Other useful addenda for the assay include glucose or other metabolizable compounds to provide an energy source for cellular reactions.
The amount of chromogen reduction can be detected in several ways, depending on the need for precision. If a visual examination of color formation will provide sufficient information, the sample tube is mixed, then incubated, preferably for 30 minutes or less at 20° C. to 45° C. and then visually examined. A more precise and quantitative reading of the results can be obtained by measuring absorbance with a spectrophotometer such as the Perkin-Elmer 572. The amount of chromogen reduction is defined as the change in absorbance at 540 nm over 10 minutes at 37° C. A standard curve is useful with the absorbance method. Such a curve is constructed by plotting absorbance values obtained by subjecting suspensions containing known quantities of bacteria to the above-described reduction assay procedure. Absorbance values from clinical samples are then compared with the standard curve to give a reading of the number of bacteria present.
A solution assay for leukocytes in an aqueous sample employs the same techniques and preferred addenda as the bacterial assay but requires two steps. One portion of the sample is tested with the indicator without lysing. The amount of reduction detected by either visual examination or absorbance represents total cellular activity in the sample including both bacteria and leukocytes. A second portion of the sample is analyzed according to the procedure used in the bacterial assay above, yielding a result which represents bacterial reduction alone, leukocyte reduction having been inhibited by lysis. The difference in chromogen reduction between the two samples represents leukocyte activity.
Although detection of bacterial presence is a valuable tool in clinical diagnosis, identification of the microorganisms involved may also be necessary. One of the primary characteristics of a microorganism is its reaction to the well-known Gram's stain technique. Accordingly, bacteria fall into two groups, known as gram-positive and gram-negative. The ability to distinguish between these two types is a useful determination which bears upon the choice of antimicrobial therapy and techniques for further identification of the bacteria.
A preferred embodiment of the present invention is a bacterial assay which includes gram-differentiation by combining the above-described leukocyte reduction inhibition technique with selective inhibition of gram-positive bacteria as described in U.S. application Ser. No. 436,877 filed Oct. 26, 1982 and entitled "The Use of Anionic Surfactants to Prevent the Reduction of Compounds By Gram-Positive Microorganisms" by Guardino and Belly, now U.S. Pat. No. 4,525,453. The analysis as performed in solution employs the methods already described with the addition of a second surfactant such as sodium 3,9-diethyl tridecanol sulfate (Tergitol 7). Tergitol 7 is an inhibitor of reduction activity in gram-positive organisms when used in a concentration range of approximately 0.1% to 10% (v/v). It is best used in a pH range of 7 to 8.5. A reducible substrate, preferably a chromogen, is added as described above. Preferred addenda include an electron transfer agent, phenazine metosulfate glucose, Triton X-100 and Tergitol 7. Chromogen reduction indicates the presence of gram-negative bacteria in the sample. This procedure is also useful in conjunction with inhibitors of gram-negative organisms, such as high salt concentration, for the detection of gram-positive bacteria.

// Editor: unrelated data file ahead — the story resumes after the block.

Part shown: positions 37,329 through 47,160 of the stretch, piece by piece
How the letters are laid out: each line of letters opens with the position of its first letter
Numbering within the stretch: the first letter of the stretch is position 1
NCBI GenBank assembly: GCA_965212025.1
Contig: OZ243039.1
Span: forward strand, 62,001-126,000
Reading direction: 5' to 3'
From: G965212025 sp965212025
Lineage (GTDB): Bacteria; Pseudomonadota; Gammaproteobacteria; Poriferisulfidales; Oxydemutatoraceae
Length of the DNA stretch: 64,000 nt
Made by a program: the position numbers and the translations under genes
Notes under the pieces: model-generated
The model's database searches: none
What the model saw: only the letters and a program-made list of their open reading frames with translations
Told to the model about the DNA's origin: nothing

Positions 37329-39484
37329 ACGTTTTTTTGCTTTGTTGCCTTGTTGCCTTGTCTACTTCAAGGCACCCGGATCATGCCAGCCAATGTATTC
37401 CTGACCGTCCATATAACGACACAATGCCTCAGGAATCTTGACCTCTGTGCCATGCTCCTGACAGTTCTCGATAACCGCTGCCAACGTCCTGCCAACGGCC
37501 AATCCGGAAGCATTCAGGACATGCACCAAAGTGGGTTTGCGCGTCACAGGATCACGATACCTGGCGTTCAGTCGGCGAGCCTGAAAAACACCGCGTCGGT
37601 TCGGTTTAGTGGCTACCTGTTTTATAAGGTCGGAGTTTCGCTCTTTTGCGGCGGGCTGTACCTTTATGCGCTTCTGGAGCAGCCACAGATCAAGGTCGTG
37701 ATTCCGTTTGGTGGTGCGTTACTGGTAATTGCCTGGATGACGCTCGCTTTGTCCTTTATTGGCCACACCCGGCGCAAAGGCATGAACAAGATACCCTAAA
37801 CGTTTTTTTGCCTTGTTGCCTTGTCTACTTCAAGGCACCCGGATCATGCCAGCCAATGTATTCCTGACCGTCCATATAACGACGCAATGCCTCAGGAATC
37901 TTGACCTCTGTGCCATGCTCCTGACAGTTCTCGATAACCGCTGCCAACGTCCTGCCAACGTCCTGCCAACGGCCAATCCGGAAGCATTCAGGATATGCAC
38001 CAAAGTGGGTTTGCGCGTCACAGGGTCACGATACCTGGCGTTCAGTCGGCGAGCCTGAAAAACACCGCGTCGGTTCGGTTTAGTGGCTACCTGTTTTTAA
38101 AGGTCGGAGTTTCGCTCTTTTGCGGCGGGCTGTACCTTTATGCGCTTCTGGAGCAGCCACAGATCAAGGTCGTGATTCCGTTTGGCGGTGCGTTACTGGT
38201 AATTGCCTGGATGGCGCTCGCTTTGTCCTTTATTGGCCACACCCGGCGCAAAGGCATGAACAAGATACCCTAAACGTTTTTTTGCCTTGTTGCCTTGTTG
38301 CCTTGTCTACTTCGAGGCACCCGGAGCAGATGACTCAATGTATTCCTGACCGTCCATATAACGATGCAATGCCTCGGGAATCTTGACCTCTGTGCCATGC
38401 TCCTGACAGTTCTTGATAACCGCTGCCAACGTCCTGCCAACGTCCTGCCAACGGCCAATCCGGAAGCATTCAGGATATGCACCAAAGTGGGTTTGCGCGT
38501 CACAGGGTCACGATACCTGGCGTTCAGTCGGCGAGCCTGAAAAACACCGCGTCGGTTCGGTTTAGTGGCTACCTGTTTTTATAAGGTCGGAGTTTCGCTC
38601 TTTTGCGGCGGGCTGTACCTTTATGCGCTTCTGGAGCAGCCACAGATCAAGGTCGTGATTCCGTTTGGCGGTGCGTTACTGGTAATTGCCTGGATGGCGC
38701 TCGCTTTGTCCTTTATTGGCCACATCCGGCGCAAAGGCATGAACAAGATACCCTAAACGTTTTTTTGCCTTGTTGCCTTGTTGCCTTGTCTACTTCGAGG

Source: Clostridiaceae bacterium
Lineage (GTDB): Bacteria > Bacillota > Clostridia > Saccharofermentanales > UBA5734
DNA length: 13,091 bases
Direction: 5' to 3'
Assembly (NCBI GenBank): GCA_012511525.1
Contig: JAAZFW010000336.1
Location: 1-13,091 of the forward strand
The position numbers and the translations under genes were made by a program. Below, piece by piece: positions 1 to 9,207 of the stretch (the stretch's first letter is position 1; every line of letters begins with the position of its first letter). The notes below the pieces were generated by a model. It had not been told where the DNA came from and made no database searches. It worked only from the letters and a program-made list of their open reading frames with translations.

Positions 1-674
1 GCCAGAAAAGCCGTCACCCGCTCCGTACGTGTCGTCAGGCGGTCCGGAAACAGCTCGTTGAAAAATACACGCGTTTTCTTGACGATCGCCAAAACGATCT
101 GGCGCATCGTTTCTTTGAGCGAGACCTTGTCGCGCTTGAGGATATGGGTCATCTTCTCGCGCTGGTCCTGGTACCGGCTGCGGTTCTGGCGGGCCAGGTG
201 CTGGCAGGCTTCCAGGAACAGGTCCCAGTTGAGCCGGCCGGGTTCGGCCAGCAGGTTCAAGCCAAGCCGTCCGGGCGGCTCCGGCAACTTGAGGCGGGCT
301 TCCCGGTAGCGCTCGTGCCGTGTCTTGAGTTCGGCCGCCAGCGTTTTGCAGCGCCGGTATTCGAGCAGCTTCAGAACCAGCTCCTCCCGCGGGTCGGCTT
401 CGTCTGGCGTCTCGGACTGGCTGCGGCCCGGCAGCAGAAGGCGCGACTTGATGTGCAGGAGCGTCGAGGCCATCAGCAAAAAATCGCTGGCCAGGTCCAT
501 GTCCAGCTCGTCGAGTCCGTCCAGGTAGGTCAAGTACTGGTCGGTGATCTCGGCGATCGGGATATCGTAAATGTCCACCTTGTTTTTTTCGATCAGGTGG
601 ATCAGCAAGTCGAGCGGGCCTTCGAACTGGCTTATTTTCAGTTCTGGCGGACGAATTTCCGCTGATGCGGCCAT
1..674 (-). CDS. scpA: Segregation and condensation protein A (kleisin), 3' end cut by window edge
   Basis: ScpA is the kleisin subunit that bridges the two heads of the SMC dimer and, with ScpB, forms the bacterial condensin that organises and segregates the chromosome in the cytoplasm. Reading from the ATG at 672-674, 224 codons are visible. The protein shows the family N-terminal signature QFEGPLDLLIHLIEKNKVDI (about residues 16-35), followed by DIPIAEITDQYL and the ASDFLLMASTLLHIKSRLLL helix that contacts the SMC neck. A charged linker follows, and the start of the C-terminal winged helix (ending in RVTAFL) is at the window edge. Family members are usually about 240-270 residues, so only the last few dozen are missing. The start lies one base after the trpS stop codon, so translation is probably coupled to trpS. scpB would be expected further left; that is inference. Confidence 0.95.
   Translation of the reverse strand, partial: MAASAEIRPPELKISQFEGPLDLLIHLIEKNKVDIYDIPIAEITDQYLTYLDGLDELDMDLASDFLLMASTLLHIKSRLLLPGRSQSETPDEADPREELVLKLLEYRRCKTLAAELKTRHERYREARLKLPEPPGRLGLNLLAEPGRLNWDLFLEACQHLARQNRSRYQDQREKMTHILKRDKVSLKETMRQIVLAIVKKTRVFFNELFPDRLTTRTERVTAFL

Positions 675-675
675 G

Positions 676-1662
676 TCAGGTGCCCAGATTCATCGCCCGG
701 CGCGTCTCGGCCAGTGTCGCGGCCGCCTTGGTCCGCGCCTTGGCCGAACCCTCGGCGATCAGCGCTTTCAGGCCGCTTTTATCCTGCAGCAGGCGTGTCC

The assay composition comprises a reducible indicator, preferably a chromogen, present in the range of 10-4 to 10-6 M, a surfactant which selectively lyses leukocytes but not bacteria present in the appropriate amount to cause selective lysis, plus an aqueous sample suspected of containing leukocytes and/or bacteria. The preferred pH range of such a composition is 7.5 to 8.2, maintained by buffers such as inorganic phosphate. It is preferable also to include other addenda described as useful above, e.g. electron transfer agent (10-4 M to 10-6 M) and glucose (0.1 to 1.0 g %).